A life is to appear. It is not an interposition or interpolation. No event, no life is ever thrust into an age without relation to the past; no purpose is formed in the hour of a certain prophecy. For Samson as for every actor distinguished or obscure upon the stage of the world the stars and the seasons have cooperated, and all that has been done under the sun has gone to make a place for him. One who knows this can speak strongly and clearly. One who knows what hinders and what is sure to aid the fulfilment of a great destiny can counsel wisely. And so the angel of Jehovah, a messenger of the spiritual covenant, is no mere vehicle of a prediction he does not understand. Without hesitation he speaks to the woman in the field of what her son shall do. By the story of God’s dealings with Israel, by the experiences of tribe and family and individual soul since the primitive age, by the simple faith of these parents that are to be and the honest energy of their humble lives he is prepared to announce to them their honour and their duty. "Thou shalt bear a son and he shall begin to deliver Israel." The messenger has had his preparation of thought, inquiry deep, devout, and pondering, ere he became fit to announce the word of God. No seer serves the age to which he is sent with that which costs him nothing, and here as elsewhere the law of all ministry to God and man must apply to the preparation and work of the revealer.

The personality of the messenger was carefully concealed. "A man of God whose countenance was like that of an angel of God very terrible"-so runs the pathetic, suggestive description; but the hour was too intense for mere curiosity. The honest mind does not ask the name and social standing of a messenger but only-Does he speak God’s truth? Does he open life? There are few perhaps, today, who are simple and intelligent enough for this; few, therefore, to whom divine messages come. It is the credentials we are anxious about, and the prophet waits unheard while people are demanding his family and tribe, his college and reputation. Are these satisfactory? Then they will listen. But let no prophet come to them unnamed. Yet of all importance to us as to Manoah and his wife are the message, the revelation, the announcement of privilege and duty. Where that divine order is disclosed which lies too deep for our own discovery, but once revealed stirs and kindles our nature, the prophet needs no certification.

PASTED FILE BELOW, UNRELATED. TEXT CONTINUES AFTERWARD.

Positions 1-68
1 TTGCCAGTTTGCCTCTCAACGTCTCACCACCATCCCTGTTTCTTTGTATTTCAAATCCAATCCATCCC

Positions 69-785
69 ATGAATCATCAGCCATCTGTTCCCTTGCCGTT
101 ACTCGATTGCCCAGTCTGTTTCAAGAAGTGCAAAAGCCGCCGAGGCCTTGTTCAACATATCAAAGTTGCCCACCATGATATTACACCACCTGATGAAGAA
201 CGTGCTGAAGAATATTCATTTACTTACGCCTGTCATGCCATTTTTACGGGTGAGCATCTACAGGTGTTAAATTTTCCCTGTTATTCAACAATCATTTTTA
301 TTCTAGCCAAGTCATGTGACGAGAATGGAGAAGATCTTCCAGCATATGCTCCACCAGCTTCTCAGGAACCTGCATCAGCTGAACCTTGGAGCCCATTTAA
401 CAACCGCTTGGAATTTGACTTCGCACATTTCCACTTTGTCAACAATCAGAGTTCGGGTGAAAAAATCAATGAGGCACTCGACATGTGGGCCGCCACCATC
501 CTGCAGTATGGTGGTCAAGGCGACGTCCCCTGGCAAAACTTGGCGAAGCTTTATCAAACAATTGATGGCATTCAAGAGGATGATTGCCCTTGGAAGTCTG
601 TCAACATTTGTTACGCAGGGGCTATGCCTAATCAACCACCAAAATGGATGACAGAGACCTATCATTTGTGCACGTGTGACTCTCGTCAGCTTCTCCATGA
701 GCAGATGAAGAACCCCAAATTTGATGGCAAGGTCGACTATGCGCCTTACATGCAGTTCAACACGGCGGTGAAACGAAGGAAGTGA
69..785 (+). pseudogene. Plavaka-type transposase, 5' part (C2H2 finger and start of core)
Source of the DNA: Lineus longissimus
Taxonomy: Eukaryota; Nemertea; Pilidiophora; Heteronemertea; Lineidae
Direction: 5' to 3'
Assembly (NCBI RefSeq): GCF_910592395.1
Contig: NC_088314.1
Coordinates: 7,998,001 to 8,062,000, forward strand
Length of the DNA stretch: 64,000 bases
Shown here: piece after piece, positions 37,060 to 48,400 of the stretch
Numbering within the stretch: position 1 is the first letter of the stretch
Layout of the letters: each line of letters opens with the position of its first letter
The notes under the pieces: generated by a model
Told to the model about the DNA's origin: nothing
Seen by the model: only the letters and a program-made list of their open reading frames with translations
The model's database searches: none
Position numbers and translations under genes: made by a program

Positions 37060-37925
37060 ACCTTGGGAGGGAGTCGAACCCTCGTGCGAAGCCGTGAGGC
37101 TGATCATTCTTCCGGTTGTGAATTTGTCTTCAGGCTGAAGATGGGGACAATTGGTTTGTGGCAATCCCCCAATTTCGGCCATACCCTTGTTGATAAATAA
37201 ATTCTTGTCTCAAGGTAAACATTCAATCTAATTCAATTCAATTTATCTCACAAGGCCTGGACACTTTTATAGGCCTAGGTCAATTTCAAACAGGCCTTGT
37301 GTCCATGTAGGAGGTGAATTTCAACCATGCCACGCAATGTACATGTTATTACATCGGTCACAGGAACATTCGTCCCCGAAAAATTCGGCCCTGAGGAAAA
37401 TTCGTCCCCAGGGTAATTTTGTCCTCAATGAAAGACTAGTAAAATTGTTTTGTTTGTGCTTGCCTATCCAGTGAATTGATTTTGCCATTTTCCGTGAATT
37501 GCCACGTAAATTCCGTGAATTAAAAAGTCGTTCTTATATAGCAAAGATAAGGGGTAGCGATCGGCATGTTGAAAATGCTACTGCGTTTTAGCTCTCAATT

The child that was to be born, a gift of God, a divine charge, was promised to these parents. And in the case of every child born into the world there is a divine predestination, which whether it has been recognised by the parents or not gives dignity to his existence from the first. There are natural laws and spiritual laws, the gathering together of energies and needs and duties which make the life unique, the care of it sacred. It is a new force in the world-a new vessel, frail as yet, launched on the sea of time. In it some stories of the divine goodness, some treasures of heavenly force are embarked. As it holds its way across the ocean in sunshine or shadow, this life will be watched by the divine eye, breathed gently upon by the summer airs or buffeted by the storms of God. Does heaven mind the children? "In heaven their angels do always behold the face of My Father."